5) May Help Autoimmune Conditions

Vitamin K2 administration was shown to help fight against an animal model of a brain autoimmune condition similar to multiple sclerosis [19].

In people with rheumatoid arthritis, a daily dose of 45mg Vitamin K2 was shown to prevent other diseases [20].

6) Boosts Mitochondrial Function

Science Magazine[21]

Vitamin K2 helps transport electrons in the mitochondria, similar to ubiquinone, which helps boost mitochondrial function and create energy.

However, in mice liver cells, it wasn’t able to replace all the functions ubiquinone [22].

In a fly model of Parkinson’s, K2 was able to help by improving the mitochondria.

Vitamin K2 with an electron has anti-oxidant properties [23] and can prevent glutathione depleted neuronal death in cultured neurons [24].

7) May Help Some Cancers

Higher vitamin K2 (but not K1) intake was linked to a 63% lower risk of advanced prostate cancer [25].

In lung cancer cell lines, Vitamin K2 was helpful in destroying cancer [26].

Studies show the clinical benefits of using Vitamin K2 for the treatment of patients with acute leukemia and myelodysplastic syndromes [26].

Clinical trials have shown that vitamin K2 reduces the recurrence of liver cancer and increases survival times (hepatocellular carcinoma) [27, 28, 29].

Meta-analyses failed to find any benefits regarding recurrence of liver cancer after a year of supplementation, but slight benefits in years 2 and 3 (3-year study) [30].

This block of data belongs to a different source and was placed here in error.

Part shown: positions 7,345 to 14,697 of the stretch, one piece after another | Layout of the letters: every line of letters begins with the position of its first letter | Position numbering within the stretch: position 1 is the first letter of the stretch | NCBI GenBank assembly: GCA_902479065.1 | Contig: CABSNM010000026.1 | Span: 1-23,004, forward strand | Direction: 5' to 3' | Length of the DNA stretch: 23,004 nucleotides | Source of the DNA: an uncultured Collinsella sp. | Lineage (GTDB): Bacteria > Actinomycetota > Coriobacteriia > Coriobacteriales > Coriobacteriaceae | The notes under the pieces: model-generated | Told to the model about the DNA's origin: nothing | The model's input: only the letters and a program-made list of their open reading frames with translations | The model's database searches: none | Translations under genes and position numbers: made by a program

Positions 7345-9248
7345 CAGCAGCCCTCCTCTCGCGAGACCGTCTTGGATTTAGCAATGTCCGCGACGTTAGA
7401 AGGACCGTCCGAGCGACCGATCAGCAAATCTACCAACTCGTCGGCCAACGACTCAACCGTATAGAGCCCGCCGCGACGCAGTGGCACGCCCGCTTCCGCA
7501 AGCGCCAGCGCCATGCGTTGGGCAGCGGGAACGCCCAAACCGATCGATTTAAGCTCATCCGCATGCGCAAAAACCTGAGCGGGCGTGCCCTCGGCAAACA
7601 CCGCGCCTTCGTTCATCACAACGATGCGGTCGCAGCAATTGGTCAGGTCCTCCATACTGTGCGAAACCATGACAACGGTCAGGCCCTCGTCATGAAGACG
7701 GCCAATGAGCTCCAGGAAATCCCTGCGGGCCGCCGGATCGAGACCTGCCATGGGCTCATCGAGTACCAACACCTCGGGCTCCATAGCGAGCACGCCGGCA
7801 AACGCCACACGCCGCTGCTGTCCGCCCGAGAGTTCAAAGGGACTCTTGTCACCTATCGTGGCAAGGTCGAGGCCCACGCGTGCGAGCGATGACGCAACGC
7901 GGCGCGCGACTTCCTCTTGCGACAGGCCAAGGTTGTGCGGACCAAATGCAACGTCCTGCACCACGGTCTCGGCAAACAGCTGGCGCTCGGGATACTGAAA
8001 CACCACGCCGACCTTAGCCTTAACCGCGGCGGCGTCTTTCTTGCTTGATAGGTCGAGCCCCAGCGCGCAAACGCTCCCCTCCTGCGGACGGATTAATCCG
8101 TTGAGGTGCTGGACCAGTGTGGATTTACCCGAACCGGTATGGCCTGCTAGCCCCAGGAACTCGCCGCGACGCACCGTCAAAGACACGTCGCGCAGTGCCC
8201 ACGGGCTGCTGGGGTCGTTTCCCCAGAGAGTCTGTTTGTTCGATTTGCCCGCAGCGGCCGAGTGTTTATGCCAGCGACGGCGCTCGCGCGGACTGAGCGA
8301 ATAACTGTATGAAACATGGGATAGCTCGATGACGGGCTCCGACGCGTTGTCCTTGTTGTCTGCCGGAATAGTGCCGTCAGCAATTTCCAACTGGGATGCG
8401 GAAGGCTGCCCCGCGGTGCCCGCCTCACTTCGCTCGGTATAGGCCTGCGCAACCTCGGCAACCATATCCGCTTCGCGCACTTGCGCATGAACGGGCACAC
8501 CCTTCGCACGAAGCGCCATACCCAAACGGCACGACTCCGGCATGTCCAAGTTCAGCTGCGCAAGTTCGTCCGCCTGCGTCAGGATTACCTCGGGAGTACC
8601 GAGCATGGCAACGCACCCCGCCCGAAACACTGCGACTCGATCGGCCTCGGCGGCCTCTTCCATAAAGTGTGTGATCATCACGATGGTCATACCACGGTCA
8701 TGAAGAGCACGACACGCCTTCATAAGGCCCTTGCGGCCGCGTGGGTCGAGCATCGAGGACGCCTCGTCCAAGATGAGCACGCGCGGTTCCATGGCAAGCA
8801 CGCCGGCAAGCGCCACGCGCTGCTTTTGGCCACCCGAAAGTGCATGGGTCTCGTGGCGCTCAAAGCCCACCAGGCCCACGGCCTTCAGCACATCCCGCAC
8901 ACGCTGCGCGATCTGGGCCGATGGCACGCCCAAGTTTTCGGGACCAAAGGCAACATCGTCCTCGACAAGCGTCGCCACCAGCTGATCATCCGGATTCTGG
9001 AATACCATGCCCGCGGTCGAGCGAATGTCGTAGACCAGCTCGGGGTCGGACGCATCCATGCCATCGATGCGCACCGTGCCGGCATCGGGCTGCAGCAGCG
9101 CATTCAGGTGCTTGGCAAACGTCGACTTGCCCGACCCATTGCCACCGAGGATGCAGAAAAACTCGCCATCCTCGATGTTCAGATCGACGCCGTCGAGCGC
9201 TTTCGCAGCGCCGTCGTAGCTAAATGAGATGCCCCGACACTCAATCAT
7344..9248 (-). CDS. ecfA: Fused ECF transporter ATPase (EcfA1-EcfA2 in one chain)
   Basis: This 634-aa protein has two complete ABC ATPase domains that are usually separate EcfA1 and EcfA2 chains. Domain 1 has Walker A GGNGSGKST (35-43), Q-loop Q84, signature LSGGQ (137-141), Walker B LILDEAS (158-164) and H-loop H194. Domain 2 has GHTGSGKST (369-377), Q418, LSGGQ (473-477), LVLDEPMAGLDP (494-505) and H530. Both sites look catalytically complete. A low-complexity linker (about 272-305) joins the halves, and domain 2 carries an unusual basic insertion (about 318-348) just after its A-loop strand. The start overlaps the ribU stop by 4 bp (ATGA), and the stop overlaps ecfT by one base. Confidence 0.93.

Vitamin K2 goes well with other treatments such as chemotherapy, where it was shown to help prevent the growth of tumors and cancerous cells [31].

An increase in dietary intake of vitamin K is associated with a reduced risk of cancer in a Mediterranean population at high cardiovascular disease [32].

Technical: Growth arrest-specific gene 6 (Gas6) is a protein that is dependent on Vitamin K. Gas6 kills cancer cells and stops cancer growth. Without Vitamin K, Gas6 would not be able to function [33].

8) Helps the Brain

Vitamin K2 is the principal form of vitamin K that the brain uses.

Vitamin K2 (MK-4) was found to represent greater than 98% of total vitamin K in the brain, irrespective of age [34].

Studies have found that patients with early-stage Alzheimer’s disease consumed less vitamin K than did cognitively intact control subjects [35].

Vitamin K’s effects are hypothesized as a result of “sphingolipid metabolism” [34].

Vitamin K2 (MK-4) was found to be positively correlated with sulfatides and sphingomyelin [34].

It’s not clear precisely what these do in the brain [36], but when I first took vitamin K2, it helped my brain function.

9) Lowers the Risk of Dying From All Causes

An increase in dietary intake of vitamin K is associated with a reduced risk of dying from all causes in a Mediterranean population at high cardiovascular disease [32].

10) Lowers Insulin Resistance

Vitamin K2 supplementation for 4 weeks increased insulin sensitivity in healthy young men (mechanism was through carboxylation of Osteocalcin) [37].

A different study found insulin resistance to decline in older men, but not women [38].

11) May Prevent Some of the Negative Effects of Statins and Vegetable Oils

Vegetable oils, Statins, and warfarin share, in part, a common mechanism to inhibit vitamin K2-dependent processes, which is interpreted to lead to the increased onset of Cardiovascular Disease, Diabetes, Chronic Kidney Disease, bone fractures and even mental disorder [39].

Therefore, taking K2 can help with the side effects of these drugs and oils.

Vitamin K2 and Varicose Veins

Some hypothesize that vitamin K can help with varicose veins [40].

Based on what I’m reading, the study that people are citing doesn’t say vitamin K2 helps.

The study says that there is increased MGP (Matrix GLA Protein) in varicose veins as a result of calcification in the blood vessels, and it’s thought that this contributes to varicose veins [4142].